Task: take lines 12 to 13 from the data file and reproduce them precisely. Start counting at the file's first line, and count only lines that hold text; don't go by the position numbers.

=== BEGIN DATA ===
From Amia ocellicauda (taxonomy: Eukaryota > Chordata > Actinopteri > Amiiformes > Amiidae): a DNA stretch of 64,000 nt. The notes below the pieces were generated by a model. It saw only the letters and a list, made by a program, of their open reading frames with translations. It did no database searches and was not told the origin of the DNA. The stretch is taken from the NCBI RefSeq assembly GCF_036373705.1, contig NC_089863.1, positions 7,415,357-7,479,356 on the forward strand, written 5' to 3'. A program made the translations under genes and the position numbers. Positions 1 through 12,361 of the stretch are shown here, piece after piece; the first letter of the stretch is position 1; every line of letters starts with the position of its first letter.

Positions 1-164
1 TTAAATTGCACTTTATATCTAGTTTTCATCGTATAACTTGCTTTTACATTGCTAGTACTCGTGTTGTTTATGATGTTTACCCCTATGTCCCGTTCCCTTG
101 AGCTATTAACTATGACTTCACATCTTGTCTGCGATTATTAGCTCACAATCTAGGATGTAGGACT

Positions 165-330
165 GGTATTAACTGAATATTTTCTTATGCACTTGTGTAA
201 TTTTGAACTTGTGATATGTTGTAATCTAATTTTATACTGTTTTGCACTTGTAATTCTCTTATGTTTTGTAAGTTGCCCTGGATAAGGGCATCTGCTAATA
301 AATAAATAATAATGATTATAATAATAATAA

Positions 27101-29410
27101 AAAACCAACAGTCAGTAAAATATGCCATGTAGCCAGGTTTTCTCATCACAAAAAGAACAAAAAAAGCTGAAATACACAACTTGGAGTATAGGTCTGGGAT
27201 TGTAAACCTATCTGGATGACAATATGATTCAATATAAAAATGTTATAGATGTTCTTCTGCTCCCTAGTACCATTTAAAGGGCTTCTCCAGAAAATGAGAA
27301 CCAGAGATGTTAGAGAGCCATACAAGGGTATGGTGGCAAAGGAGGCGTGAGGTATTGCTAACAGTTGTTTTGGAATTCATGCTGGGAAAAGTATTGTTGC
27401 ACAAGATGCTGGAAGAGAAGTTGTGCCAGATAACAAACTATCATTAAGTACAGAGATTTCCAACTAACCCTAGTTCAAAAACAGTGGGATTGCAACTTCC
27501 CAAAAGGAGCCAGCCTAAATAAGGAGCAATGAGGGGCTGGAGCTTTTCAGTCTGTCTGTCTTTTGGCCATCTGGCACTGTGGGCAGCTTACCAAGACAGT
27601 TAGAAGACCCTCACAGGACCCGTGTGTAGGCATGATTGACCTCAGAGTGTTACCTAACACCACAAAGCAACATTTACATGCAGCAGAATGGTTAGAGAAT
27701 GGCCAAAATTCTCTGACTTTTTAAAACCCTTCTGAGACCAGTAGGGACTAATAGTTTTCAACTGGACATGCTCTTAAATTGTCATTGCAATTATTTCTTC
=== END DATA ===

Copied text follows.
27301 CCAGAGATGTTAGAGAGCCATACAAGGGTATGGTGGCAAAGGAGGCGTGAGGTATTGCTAACAGTTGTTTTGGAATTCATGCTGGGAAAAGTATTGTTGC
27401 ACAAGATGCTGGAAGAGAAGTTGTGCCAGATAACAAACTATCATTAAGTACAGAGATTTCCAACTAACCCTAGTTCAAAAACAGTGGGATTGCAACTTCC